New Guidelines Can Help Prevent Heat Illness in Young Athletes
The American Academy of Pediatrics has issued a revised policy statement, “Climatic Heat Stress and Exercising Children and Adolescents,” in the September 2011 issue of Pediatrics on comprehensive strategies for youth sports programs to safeguard against heat illness.
The recommendations include:
- Providing risk-reduction training for coaches, trainers and other adults.
- Ensuring trained staff are available on-site to monitor for and promptly treat heat illness.
- Educating children about preparing for the heat to improve safety and reduce the risk for heat illness.
- Allowing children to gradually adapt to physical activity in the heat.
- Offering time for and encouraging sufficient fluid intake before, during and after exercise.
- Modifying activity as needed given the heat and limitations of individual athletes. Practices and games may need to be canceled or rescheduled to cooler times.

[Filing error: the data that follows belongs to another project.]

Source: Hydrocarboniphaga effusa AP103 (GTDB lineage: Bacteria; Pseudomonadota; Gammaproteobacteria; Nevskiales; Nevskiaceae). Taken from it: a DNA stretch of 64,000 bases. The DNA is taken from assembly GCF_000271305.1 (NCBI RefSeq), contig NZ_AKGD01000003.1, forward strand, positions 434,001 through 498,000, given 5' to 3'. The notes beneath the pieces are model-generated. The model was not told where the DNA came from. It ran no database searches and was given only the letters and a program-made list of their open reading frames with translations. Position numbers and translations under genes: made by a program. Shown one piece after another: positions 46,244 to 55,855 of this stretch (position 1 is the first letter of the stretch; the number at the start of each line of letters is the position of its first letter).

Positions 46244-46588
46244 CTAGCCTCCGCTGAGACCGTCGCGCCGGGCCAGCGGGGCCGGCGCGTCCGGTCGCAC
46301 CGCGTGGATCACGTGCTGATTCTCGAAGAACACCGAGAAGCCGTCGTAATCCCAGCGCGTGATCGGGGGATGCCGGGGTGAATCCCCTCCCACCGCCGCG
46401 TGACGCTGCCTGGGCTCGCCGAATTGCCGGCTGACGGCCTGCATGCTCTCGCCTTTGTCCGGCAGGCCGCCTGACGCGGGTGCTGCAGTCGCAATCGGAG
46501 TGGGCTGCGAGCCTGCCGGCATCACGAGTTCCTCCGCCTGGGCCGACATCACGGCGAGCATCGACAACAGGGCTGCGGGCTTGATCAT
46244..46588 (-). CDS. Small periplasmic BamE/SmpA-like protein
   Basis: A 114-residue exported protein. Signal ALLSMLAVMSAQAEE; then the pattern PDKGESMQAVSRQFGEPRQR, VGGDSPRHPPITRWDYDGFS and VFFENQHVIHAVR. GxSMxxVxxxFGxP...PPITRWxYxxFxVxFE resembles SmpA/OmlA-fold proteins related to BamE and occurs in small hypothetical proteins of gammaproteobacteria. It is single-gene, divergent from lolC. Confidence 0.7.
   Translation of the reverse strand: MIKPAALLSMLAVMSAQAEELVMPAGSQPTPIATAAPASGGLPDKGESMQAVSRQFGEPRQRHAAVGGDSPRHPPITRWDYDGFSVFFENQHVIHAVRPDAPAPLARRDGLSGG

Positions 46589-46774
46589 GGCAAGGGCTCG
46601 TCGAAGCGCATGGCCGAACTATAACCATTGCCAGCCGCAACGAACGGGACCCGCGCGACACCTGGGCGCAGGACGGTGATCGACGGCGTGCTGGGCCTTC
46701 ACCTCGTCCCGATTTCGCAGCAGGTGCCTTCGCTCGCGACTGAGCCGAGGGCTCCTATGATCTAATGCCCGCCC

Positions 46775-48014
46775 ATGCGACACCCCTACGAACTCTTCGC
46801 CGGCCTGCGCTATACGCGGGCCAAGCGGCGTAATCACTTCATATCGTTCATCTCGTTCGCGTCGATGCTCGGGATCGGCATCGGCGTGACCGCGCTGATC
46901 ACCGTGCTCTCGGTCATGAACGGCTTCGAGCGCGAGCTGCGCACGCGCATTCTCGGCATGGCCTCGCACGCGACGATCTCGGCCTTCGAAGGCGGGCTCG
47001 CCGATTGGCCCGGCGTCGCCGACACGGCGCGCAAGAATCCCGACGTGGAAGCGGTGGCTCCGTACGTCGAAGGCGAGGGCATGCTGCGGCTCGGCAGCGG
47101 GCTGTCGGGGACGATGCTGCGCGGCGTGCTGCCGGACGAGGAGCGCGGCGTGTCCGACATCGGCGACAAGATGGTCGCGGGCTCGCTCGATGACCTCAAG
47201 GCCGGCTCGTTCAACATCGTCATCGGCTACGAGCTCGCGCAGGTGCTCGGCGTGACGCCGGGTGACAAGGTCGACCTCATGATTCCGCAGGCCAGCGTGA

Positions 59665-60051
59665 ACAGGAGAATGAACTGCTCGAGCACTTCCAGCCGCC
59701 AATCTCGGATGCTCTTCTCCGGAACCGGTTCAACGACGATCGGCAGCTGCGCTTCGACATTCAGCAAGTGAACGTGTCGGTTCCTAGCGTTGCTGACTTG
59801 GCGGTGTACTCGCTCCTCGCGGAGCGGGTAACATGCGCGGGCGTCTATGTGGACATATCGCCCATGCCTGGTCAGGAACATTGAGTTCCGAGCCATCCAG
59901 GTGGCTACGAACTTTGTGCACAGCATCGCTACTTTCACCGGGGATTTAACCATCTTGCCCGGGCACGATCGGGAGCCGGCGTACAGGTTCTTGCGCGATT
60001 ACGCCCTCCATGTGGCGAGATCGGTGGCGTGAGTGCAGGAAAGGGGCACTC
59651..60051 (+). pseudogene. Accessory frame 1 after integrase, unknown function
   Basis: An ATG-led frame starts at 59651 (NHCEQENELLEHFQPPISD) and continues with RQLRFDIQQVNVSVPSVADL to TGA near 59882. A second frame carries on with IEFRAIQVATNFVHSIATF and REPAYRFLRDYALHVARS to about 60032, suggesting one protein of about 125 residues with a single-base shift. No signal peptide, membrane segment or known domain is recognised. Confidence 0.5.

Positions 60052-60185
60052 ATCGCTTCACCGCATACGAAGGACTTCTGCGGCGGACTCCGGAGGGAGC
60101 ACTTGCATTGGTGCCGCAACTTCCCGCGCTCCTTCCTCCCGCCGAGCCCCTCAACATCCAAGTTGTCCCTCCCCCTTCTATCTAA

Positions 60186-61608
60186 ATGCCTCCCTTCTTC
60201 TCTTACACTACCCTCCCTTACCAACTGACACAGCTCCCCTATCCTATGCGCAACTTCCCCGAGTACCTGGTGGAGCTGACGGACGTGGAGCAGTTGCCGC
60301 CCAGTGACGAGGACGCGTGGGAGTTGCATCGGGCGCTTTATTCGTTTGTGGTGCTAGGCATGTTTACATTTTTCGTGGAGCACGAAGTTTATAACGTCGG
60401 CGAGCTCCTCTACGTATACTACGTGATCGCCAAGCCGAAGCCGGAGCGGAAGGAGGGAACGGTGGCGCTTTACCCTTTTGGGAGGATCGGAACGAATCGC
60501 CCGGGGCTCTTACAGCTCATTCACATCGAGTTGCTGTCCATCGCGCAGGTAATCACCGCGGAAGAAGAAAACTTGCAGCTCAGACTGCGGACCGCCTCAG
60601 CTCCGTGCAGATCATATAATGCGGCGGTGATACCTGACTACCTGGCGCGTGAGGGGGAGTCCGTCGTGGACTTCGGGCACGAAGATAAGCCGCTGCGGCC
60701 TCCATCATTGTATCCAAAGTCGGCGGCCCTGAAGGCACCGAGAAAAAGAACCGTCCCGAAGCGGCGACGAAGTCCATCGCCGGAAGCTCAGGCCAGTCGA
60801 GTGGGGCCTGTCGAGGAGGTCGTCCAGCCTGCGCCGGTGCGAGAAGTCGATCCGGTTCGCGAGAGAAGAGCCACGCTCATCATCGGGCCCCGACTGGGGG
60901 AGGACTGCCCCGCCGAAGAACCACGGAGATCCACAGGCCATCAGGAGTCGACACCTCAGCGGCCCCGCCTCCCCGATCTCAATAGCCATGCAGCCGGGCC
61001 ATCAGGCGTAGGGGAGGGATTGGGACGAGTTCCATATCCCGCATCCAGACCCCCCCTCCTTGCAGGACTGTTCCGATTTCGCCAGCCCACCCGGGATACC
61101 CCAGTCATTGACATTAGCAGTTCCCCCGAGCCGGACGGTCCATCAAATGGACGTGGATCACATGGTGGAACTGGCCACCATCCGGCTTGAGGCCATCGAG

- Developing and having in place an emergency action plan.
The previous AAP policy, issued in 2000, suggested that children were less able to tolerate and adapt to heat stress compared to adults, but current research that shows children and adults have similar physiological responses when exercising under the same conditions. The new statement, unlike the previous one, does not give precise rules about whether games or practices should be canceled if temperatures reach a certain level to give staff the opportunity to tailor decisions for each child, such as a player who is overweight, or one who was recently ill both of which could exacerbate a body’s reaction to high temperatures during exercise.